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How To Analyze and Interpret Network Data for Real-Time Video

Jerod Venema Aug 16, 2022 11:37:47 AM

This article by our CEO, Jerod Venema, was originally published by Spiceworks: “How To Analyze and Interpret Network Data for Real-Time Video.

Latency is a problem when dealing with real-time communication. Traditional CDNs have methods to handle last-mile quality issues. But, they aren’t options for real-time streaming as they introduce network latency, which kills communication. In this first article of a two-part series, Jerod Venema, CEO and co-founder, LiveSwitch, discusses how to analyze the problem.

 

One of my product owners recently came up with an acronym we now use internally at LiveSwitch: CNCS. This came about after discussing simulcast, SVC, RED packets, and various other mechanisms for mitigating poor quality networks and debating the effectiveness of the various options under specific conditions. It stands for Crappy Network Condition Support, a key element in how LiveSwitch operates.

One of the hardest challenges when dealing with real-time (<200ms) communication is latency. Traditional CDNs have a number of techniques they can use to deal with last-mile quality issues. From pushing data to the edge and caching it to client-side buffering or pre-encoding the data into multiple different quality profiles, there are multiple solutions that work around an end user’s crappy wifi. For real-time streaming, none of these options are (within a range) possible because they all introduce network latency, and latency kills communication. (As I write this, I received a “regular” phone call from a friend of mine; the lag was about 1.5 seconds between us, and we had to redial because it was intolerable).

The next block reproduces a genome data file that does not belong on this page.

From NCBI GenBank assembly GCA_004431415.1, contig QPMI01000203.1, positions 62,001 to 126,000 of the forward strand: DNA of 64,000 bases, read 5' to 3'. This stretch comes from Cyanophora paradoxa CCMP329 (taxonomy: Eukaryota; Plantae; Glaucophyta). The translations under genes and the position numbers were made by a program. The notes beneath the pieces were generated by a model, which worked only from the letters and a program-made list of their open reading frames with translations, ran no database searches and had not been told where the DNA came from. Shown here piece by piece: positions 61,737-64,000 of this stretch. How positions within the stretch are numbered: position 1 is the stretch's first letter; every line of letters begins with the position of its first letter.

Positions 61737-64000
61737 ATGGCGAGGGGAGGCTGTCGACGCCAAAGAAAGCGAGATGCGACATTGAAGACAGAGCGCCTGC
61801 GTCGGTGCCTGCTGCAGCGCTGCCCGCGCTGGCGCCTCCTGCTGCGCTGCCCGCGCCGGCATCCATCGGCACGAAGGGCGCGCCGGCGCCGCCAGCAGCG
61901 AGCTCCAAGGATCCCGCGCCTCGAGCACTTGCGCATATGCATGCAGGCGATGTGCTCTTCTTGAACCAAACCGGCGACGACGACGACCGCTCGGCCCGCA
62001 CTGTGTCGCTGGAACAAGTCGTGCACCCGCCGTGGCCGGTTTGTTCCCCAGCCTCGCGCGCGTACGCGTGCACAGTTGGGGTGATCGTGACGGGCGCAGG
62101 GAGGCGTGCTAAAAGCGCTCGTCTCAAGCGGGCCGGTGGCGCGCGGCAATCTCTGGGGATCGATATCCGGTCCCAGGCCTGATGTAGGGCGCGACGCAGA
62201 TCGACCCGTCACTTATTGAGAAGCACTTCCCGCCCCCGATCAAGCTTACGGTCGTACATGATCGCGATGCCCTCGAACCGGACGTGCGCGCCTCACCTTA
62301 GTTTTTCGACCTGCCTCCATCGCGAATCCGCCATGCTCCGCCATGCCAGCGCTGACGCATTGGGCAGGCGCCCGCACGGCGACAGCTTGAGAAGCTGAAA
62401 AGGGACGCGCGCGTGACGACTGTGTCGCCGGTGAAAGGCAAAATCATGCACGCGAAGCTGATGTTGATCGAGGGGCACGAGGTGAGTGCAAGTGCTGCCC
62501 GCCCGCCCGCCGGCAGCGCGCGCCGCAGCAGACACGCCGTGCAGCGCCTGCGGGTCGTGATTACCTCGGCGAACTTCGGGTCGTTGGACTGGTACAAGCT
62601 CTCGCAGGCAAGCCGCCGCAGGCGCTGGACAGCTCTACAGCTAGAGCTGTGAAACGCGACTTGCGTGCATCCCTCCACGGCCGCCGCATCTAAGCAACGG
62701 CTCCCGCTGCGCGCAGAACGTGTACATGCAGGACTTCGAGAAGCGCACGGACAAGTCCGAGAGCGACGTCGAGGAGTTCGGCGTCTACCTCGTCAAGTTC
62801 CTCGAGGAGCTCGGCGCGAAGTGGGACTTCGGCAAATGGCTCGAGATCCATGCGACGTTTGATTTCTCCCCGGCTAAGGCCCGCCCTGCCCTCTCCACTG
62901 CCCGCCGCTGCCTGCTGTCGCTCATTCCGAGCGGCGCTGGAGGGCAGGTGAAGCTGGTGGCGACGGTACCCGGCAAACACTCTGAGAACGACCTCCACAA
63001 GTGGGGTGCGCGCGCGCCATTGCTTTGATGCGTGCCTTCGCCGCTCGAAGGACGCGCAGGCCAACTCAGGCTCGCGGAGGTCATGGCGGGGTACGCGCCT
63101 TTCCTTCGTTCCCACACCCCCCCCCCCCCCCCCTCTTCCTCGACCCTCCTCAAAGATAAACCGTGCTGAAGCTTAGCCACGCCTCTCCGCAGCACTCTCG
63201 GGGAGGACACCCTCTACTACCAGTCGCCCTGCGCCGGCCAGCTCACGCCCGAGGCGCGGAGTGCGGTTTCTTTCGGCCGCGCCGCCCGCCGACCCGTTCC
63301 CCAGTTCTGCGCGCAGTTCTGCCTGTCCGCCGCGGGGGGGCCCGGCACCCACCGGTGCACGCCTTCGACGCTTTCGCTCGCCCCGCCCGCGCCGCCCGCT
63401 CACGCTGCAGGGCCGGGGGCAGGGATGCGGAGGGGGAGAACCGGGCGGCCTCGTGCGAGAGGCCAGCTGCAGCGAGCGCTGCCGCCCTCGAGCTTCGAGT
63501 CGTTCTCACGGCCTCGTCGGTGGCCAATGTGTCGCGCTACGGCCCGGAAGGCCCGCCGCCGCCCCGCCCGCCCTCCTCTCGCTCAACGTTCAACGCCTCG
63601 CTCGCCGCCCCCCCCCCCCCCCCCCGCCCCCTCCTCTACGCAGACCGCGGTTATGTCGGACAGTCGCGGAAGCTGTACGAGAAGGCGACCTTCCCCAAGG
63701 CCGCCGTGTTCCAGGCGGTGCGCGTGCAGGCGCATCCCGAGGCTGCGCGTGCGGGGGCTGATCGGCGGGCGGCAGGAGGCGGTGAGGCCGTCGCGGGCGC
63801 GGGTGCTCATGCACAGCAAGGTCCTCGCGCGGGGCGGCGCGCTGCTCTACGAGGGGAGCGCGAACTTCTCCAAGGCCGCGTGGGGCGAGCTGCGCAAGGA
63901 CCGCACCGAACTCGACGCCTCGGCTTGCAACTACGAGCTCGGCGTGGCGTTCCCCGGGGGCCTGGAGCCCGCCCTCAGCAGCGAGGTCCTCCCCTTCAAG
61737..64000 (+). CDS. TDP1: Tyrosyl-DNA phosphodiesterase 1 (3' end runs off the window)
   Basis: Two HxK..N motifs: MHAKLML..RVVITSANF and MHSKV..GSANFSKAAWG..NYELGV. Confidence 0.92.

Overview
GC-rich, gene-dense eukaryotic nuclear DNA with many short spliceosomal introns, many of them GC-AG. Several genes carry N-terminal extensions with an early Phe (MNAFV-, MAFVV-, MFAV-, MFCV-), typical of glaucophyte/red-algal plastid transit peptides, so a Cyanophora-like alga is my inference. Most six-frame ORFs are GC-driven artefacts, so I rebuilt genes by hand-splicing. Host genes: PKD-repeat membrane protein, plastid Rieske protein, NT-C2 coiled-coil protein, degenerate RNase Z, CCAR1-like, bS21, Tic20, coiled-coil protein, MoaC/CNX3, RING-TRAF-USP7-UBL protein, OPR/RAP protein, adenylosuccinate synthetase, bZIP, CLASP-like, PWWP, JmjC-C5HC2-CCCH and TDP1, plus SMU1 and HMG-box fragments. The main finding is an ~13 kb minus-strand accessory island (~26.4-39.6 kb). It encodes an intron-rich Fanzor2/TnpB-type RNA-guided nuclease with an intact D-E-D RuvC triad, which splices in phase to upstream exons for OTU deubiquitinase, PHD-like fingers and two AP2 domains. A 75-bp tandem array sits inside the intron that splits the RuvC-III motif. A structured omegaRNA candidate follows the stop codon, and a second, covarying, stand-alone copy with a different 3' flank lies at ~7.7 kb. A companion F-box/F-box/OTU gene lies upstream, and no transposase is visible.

So what do we do with this? If we cannot buffer, cannot fix the end user’s network, have to keep the latency under 200ms, and we still have to make the communication high quality, what are our options?

Identify the Potential Sources of Lag in the System

There are a lot of components in play in the pipeline when it comes to real-time communication. Here’s a quick view of what happens just to send data from your camera to the server:

[access the camera]->[receive an image]->[scale the image]->[convert the image to the right format]->[encode the frame]->[packetize the encoded data]->[wrap the packet]->[encrypt packet]->[place packet on the network card]->[network card transmits to wifi access point]->[wifi access point transmits to router]->[router transmits server over public internet]->[TURN(S) server]->[YOU HAVE ARRIVED]

In the flowchart above, every arrow is a potential handoff point where there can be a queue, and every item in [square parens] is a potential point of latency. We then have to do the whole thing in reverse on the receiver side. Once we understand this flow, we can start to identify places where problems can occur, get feedback from the system on those problems, and adjust appropriately.

I would like to note that audio basically behaves the same as video for the purposes of our discussion and also that there can be other video sources besides a camera. But for our purposes, we will assume a camera video feed. There are absolutely differences (audio cannot be NACKed, we would degrade screenshare differently than a camera due to use-case, etc.), but we will deal with that another day.